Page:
- Elizabeth Merrill, ESPN Senior Writer
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PHILADELPHIA -- Before the empty bottles of Yuengling pile up under the Mike Schmidt statue, before the night devolves to boozy hiccups and four-letter insults, the day starts out genuine and pure.
A man sits on the 9:09 a.m. Amtrak from New York to Philadelphia, carrying two coveted game tickets. John Bartholdson is a New Yorker now, but he has so many Philly stories. He was 9 when he watched a mop-topped Tug McGraw pitch the final strike to win the 1980 World Series. He calls it the greatest moment of his childhood. Bartholdson has lived in New York for about 15 years, but still makes sure his boys -- ages 4 and 2 -- know their allegiances.
He heads out the door early Sunday for his hometown, the center of the sports universe, and his sons yell out two things.
That's the way it is when you're from Philly, Bartholdson says. Loyalty never dies. He is wearing a Phillies hat and holding a backpack with a ratty old Jeremiah Trotter jersey inside.
At 1 o'clock, he'll be watching his Eagles play their hated division rivals, the New York Giants. Then, across the street at 8 p.m., Bartholdson has tickets to Game 4 of the World Series, Phillies vs. Yankees. It's one of the most frenetic days in Philadelphia sports history, and it will be a traffic nightmare and an all-day cocktail party. And by the end of it, clouds will give way to darkness and temperatures will dip into the 40s and the Yankees will win Game 4 with a three-run ninth inning. But one thing is certain, Bartholdson says: Philly will show up, stay all night, and two stadiums separated by one road will be rocking.
"This could be a day where 40 years from now, people will be telling people, 'I was down there. I went to both games,'" Bartholdson says.
"You're not down there on the field making the plays, but you have a chance to be part of something special."
Outside Lincoln Financial Field, before kickoff
It's going to be a long, strange day, and the workers in the yellow jackets know it. One events services guy, who asks not to be named, is checking people in when some Eagles fans start randomly hugging him. It surprises him, not just because Philly fans aren't exactly the warm-and-fuzzy type, but 12 hours earlier on Saturday night, they watched the Phillies lose to the Yankees in a rain-delayed Game 3.
They should be in a bad mood, he says. They're overly polite today.
"I don't know if it's a full moon or what," the worker says. "Everybody's spirits today are incredible."
The vibe is palpable, unique to any other busy sports Sunday, for two reasons: First, the stadiums are within stumbling distance of each other. And then there's the fact that it's New York and Philadelphia, which are separated by 90 miles down the Jersey Turnpike. Philadelphia Eagles fans hate two things -- the star in the middle of the field in Dallas and just about anything Giants-related.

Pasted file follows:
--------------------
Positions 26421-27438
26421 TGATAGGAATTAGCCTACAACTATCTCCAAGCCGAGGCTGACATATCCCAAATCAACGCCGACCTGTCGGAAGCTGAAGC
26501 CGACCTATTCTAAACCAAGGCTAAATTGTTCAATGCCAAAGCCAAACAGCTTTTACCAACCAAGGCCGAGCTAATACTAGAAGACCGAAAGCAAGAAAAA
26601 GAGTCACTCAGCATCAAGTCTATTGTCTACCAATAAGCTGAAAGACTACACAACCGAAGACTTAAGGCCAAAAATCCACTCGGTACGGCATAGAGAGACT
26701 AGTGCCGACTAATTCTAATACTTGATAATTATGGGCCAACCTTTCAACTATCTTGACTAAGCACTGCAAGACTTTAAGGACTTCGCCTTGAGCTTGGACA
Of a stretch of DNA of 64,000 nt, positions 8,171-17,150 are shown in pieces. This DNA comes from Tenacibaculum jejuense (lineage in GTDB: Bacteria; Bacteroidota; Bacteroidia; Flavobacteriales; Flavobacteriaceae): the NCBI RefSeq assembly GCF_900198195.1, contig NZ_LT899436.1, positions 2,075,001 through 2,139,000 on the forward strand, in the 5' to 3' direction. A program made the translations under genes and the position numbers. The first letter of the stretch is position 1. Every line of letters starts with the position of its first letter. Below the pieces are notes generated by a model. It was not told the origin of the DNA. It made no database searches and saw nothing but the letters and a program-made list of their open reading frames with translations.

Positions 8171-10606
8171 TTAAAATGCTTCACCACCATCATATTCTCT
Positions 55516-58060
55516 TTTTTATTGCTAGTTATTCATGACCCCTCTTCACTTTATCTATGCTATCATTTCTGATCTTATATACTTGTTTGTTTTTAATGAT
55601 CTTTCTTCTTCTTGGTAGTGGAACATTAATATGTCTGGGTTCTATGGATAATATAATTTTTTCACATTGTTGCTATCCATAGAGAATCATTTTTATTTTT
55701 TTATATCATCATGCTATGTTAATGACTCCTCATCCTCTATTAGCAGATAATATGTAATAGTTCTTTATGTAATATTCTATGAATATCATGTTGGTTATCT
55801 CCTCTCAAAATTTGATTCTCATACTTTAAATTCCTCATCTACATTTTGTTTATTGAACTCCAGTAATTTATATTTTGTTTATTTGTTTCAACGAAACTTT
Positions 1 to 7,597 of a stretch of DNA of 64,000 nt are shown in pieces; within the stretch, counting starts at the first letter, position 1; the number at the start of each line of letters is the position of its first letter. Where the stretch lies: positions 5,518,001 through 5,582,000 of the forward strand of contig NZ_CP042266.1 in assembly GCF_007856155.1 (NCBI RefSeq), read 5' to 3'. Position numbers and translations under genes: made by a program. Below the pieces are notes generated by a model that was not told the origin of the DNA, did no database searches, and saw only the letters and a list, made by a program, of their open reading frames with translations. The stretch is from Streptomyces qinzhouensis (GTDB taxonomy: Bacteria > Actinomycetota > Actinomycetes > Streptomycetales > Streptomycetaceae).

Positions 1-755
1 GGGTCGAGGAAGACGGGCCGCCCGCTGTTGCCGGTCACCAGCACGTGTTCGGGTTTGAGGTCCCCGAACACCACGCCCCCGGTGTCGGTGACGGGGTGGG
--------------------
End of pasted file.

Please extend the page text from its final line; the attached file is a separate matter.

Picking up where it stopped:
The man in the yellow jacket gets off work after the Eagles game, and maybe that's a good thing. All of the potted plants that line the street outside the stadium already are littered with beer cups, and it's barely lunch time.
"When the alcohol starts kicking in," he says as he puffs on a cigarette, "things are going to get crazy."
One minute, 36 seconds after kickoff
OK, it is crazy inside the stadium. Donovan McNabb is running all over the Giants' defense; Andy Reid's team looks like a world-beater. Third play of the game, little-used fullback Leonard Weaver goes 41 yards for a touchdown. The fireworks fill the early-afternoon sky, and a few minutes later, the Eagles are quickly up 16-0.
Green and red. The colors are all over the Linc on Sunday: green Eagles jerseys, red Phillies hats, and the football team, it seems, loves the display of unity.
After the game, Weaver says he sensed a special energy in the air all day.
"Oh yeah, you felt it," Weaver says. "Fans were getting psyched up."
Franklin Delano Roosevelt Park, Third Quarter
The signs say no parking on the grass, but nobody seems to be paying heed. Tailgaters plow into the leaves and the wet earth, past the young men throwing footballs. Here's the strange thing about FDR Park, which is about three blocks down from the stadiums: It costs twice as much to park for an NFL regular-season game ($25) than a World Series game ($12). Doesn't really matter. Philly fans will pay it.
It's five hours before the baseball game, and Ed Sosar is sitting in the park at a picnic table with two of his buddies, eating a cheesesteak sandwich. He's nervously plotting out the night.